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Customise the WordPress admin area

Tailor the Administration Screens in WordPress to match your client's branding with Thomas Hardy's guide to customising the popular CMS

Unless you have been living under a rock for the past nine years, you will know that WordPress is a very powerful Content Management System (CMS), enabling you to offer your clients the ability to edit and create new content with relative ease.

While WordPress' admin area works well, if you’re using it on a client’s website, you may want to customise it to give a more personalised feel by styling it using either yours or your client’s branding. In this tutorial, we will explore how to do just that.

Creating a custom stylesheet for the login page

The standard WordPress login page is very simplistic, and once you've seen it a few times, you will remember it forever. Luckily, you can easily load in your own stylesheet, enabling you to customise the look by adding the snippet of code below to your theme’s function file.

function login_stylesheet() {    wp_enqueue_style( 'login_stylesheet', get_template_directory_uri() . '/css/login.css' );}add_action('login_head', 'login_stylesheet');

By using the login_head hook, we call a function which then uses the wp_enqueue_style function to load in our own stylesheet allowing use to style the login page.

The WordPress login page with a custom stylesheet loaded in
The WordPress login page with a custom stylesheet loaded in
Changing the login logo

While the WordPress logo is very nice, you may want to change it to your own or your client's logo. To do this, you simply add the following line of CSS to the stylesheet you loaded into the login page in the previous example.

h1 a { background-image:url(path/to/custom-login-logo.png) !important; }

This overwrites the default logo pulled in by the WordPress stylesheet and loads your own.

The login page with an (oddly familiar) custom logo
The login page with an (oddly familiar) custom logo
Changing the login logo link

By default, the logo on the login page links back to the WordPress.org website. While this may be fine for someone who is familiar with WordPress, it may confuse your user if they click on it.

WordPress has a brilliant filter which enables you to call a function to set your own URL, simply by editing the snippet below to include your URL and adding it to the functions file.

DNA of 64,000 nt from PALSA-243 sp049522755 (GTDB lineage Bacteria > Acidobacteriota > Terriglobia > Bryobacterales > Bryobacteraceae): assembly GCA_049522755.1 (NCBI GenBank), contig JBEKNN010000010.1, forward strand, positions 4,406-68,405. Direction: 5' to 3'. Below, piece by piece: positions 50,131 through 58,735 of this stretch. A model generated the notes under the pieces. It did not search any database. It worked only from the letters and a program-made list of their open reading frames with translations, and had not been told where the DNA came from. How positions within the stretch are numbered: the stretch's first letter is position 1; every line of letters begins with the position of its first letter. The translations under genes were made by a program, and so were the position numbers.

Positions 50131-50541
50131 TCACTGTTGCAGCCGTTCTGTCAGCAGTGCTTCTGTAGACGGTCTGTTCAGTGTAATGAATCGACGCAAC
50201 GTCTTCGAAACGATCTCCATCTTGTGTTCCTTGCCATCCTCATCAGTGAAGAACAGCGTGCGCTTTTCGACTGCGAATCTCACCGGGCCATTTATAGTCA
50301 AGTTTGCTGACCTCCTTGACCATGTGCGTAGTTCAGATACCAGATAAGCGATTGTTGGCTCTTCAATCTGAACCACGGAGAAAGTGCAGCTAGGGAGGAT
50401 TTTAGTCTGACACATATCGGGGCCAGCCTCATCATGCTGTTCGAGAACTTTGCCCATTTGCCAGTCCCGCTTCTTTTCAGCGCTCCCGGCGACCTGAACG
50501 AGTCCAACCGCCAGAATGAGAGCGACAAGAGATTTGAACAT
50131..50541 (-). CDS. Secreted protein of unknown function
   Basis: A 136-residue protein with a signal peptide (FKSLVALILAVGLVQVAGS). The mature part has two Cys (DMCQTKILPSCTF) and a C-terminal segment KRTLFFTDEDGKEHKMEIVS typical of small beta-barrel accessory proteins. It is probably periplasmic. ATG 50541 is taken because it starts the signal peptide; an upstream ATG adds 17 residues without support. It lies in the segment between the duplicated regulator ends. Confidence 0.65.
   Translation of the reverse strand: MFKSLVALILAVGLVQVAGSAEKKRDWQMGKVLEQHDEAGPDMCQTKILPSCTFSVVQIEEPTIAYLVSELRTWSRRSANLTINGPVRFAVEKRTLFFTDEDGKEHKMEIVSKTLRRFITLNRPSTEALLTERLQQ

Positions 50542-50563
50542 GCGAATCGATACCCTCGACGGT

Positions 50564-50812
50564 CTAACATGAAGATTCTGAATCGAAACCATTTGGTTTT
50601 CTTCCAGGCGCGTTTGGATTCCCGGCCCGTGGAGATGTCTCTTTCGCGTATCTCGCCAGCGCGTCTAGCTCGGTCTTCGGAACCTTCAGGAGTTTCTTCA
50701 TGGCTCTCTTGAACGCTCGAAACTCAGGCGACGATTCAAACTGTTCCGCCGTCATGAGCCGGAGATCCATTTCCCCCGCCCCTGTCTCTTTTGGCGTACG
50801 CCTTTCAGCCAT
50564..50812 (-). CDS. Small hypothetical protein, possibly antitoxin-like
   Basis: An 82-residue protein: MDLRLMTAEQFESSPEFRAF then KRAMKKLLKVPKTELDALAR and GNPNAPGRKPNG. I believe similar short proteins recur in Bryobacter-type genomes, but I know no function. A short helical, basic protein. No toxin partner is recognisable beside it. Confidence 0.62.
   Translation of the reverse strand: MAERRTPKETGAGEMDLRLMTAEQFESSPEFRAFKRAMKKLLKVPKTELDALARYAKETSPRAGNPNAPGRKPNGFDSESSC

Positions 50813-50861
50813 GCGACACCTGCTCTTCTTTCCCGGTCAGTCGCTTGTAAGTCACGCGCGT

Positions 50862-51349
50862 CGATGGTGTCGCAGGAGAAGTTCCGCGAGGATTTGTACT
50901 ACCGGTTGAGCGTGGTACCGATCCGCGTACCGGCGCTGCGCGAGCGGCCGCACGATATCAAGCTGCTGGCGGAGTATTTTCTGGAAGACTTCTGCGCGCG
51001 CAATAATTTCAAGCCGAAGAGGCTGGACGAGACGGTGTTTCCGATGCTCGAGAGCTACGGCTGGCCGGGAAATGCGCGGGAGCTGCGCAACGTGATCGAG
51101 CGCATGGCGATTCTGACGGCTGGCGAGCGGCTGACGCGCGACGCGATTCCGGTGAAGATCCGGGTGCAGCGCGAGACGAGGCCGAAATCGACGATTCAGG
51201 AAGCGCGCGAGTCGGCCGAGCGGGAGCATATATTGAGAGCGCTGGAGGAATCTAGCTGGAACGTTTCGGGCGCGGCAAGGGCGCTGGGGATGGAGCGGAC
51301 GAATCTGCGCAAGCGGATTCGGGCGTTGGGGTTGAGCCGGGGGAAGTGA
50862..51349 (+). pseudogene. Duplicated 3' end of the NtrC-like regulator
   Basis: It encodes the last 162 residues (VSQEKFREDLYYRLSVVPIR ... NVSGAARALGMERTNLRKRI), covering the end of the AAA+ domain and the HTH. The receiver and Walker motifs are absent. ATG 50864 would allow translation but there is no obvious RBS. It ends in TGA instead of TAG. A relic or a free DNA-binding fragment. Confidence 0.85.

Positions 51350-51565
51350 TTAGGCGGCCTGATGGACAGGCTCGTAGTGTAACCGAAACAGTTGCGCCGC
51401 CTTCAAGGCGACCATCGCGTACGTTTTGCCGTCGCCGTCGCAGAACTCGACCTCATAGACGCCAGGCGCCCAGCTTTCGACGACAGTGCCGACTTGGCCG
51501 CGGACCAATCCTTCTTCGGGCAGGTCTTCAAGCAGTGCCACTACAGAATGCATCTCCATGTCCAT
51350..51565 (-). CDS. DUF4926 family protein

function login_logo_url($url) {    return 'http://www.yoursite.com';}add_filter( 'login_headerurl', 'login_logo_url' );

This simple function uses the login_headerurl filter – which, as the name suggests, enables you to filter the URL and define your own.

Changing the login URL

The standard WordPress login page is http://www.yoursite.com/wp-login.php. Even though this is already short and easy to remember, you may want to change it to something even shorter and easier. To do this, you can simply add the following line of code to the top of the .htaccess file in the root of the site, which is normally created automatically by WordPress when you set up a custom permalink structure.

RewriteRule ^login&#36; <a href="http://www.yoursite.com/wp-login.php" title="http://www.yoursite.com/wp-login.php">http://www.yoursite.com/wp-login.php</a> [NC,L]

Yes, wp-login.php is easy to remember, but I once had a client who forgot the URL included the wp- at the beginning. If I'd had this line of code in place, it wouldn’t have mattered.

Adding a custom stylesheet for admin area

Adding your own styling to the admin area is just as simple as it was with the login page. You simply add the following function to your functions file.

function admin_css() {    wp_enqueue_style( 'admin_css', get_template_directory_uri() . '/css/admin.css' );}add_action('admin_head', 'admin_css' );

The admin_head hook used above is identical to the login_head hook used to add the stylesheet to the login page, except that, unsurprisingly, it runs when in the admin area.